South African Music: Discover the Sounds of South Africa with Exoticca!
Known as the ‘Rainbow Nation’, South African music is a testament to the diversity of this vast country. There’s no better way to understand a country than to listen to its music. Whether you’re headed to the plains of Kruger National Park or the beaches of Cape Town, accompany your trip with these South African songs. Get a feel for the culture and the rhythms that underpin the life and history of this vibrant nation! We’ve made it easy for you with our Spotify playlist of South African songs. Read on to find out more about the sounds of South Africa and click the image below to listen along:
Pata Pata – Miriam Makeba
Released in 1967, Pata Pata is not only a joyful, dance-inducing ditty, but it’s also one of South Africa’s best-loved songs! You’ll be hard pushed to find anyone in the country who doesn’t know this soulful tune. One of the most popular South African songs, Pata Pata was the name of a dance style that was popular in the shebeens of Johannesburg’s townships in the 1950s. In fact, Makeba herself grew up in the townships of Johannesburg, born in 1932 to Swazi and Xhosa parents. Throughout the course of her highly successful musical career, Makeba became an important figure in the anti-apartheid movement. Achieving international fame, her messages both subtle and more explicit against the apartheid government in South Africa reached millions of listeners.
Graceland – Paul Simon
The title track on Paul Simon’s most famous and eternal album, Graceland was controversial at the time of its recording. Although appearing a-political, this album was in fact a subtle yet effective form of anti-apartheid protest. Simon travelled to South Africa during the years of the cultural boycott to record and work on this landmark album. His actions, although controversial, resulted in, arguably, one of the greatest musical creations of all time. Deemed by many to be an important collaboration between black and white musicians, this was music that people, all across the world, could enjoy. Many South African musicians, including Ladysmith Black Mambazo, appear on the album. Furthermore, following its release in 1986, Simon toured alongside South African artists to promote the album, and in turn, show unity in the face of adversity.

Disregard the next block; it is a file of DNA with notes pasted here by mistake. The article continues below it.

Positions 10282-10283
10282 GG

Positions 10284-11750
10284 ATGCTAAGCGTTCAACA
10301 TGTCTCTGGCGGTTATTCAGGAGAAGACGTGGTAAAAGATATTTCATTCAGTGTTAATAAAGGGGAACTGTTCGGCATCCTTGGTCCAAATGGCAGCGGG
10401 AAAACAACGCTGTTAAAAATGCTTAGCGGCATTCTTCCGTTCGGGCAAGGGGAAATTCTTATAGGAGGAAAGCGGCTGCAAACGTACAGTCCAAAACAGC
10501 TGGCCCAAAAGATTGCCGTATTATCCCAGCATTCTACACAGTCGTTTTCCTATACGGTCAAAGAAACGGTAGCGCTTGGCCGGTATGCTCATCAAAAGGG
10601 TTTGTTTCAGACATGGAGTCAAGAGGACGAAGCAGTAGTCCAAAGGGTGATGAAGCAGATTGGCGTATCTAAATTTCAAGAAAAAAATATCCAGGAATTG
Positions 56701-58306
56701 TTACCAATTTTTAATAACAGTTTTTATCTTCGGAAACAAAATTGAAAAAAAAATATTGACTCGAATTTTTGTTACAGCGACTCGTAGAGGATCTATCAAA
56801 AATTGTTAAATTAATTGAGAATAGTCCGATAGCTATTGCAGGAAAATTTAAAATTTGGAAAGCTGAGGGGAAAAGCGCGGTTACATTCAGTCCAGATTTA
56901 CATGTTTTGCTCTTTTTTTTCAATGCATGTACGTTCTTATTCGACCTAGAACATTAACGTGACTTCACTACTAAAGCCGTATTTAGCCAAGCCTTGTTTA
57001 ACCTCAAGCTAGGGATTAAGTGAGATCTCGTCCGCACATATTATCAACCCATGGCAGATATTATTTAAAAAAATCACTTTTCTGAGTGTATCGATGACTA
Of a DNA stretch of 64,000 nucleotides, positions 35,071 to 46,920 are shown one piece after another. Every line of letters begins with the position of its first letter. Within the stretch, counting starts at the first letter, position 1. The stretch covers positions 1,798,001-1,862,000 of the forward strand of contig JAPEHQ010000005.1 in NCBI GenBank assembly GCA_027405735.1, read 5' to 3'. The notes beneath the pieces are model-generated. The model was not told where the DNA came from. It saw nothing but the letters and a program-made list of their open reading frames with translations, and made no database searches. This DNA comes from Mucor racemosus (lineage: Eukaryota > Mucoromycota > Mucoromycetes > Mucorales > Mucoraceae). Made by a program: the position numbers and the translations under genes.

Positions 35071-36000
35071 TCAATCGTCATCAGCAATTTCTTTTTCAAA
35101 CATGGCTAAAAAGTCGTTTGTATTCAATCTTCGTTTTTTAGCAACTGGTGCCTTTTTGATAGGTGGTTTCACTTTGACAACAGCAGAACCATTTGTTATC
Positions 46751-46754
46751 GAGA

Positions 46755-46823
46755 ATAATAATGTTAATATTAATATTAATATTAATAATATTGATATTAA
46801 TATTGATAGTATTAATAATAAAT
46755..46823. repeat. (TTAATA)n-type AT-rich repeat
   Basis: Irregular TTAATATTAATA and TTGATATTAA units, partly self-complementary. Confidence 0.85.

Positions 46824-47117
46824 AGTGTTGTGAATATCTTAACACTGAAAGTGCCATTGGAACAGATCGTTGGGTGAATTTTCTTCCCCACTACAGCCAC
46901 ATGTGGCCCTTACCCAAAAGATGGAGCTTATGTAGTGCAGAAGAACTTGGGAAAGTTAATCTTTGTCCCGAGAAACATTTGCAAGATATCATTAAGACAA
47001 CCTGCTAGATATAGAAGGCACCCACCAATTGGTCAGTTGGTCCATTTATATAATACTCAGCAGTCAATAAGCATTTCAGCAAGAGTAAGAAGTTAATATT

Free Nelson Mandela – The Specials
Across the world, musicians were inspired to stand up to the injustice happening on the other side of the world. One such musician, Jerry Dammers of The Specials, created perhaps the best-known song about South Africa of all time. Released in 1984, this upbeat song became a pillar of the anti-apartheid movement. Furthermore, it gained international acclaim for its powerful and clear message. Unsurprisingly, the song received a great reception in parts of South Africa. It went on to become an anthem, played at ANC rallies and sporting events.
Remember Me – Lucky Dube
A testament to the diversity of South African music, Lucky Dube was a reggae musician and prominent Rastafarian. Famously, Lucky Dube recorded songs in Zulu, Afrikaans and English and had a wide, cross-demographic appeal. Born in Mpumalanga, he went on the sign recording contracts with labels such as Motown and Tabu Records. Due to their critical lyrics, a number of Dube’s albums and songs were banned by the apartheid government in the 80s. Undeterred, Dube continued to write and record, eventually earning worldwide recognition and a place in the reggae hall of fame.
Scatterlings of Africa – Johnny Clegg and Sipho Mchunu (Juluku)
Released in 1982, this South African song received worldwide popularity. Johnny Clegg and Sipho Mchunu formed a multi-racial band, Juluku, during the era of apartheid. They created commercially popular music, inspired by Zulu influences. Despite frequent run-ins with the police and radio bans, their music stood firm as a beacon of diversity and the band was associated with the internal movement against apartheid within South Africa. Highlighting the music of indigenous South African peoples, Juluku is regarded as one of the most important bands on the South African music scene of the 80s.
Listen to more South African music on our playlist here and follow Exoticca for more musical treats! Ready to discover South Africa for yourself? Explore our latest trips on our official website:
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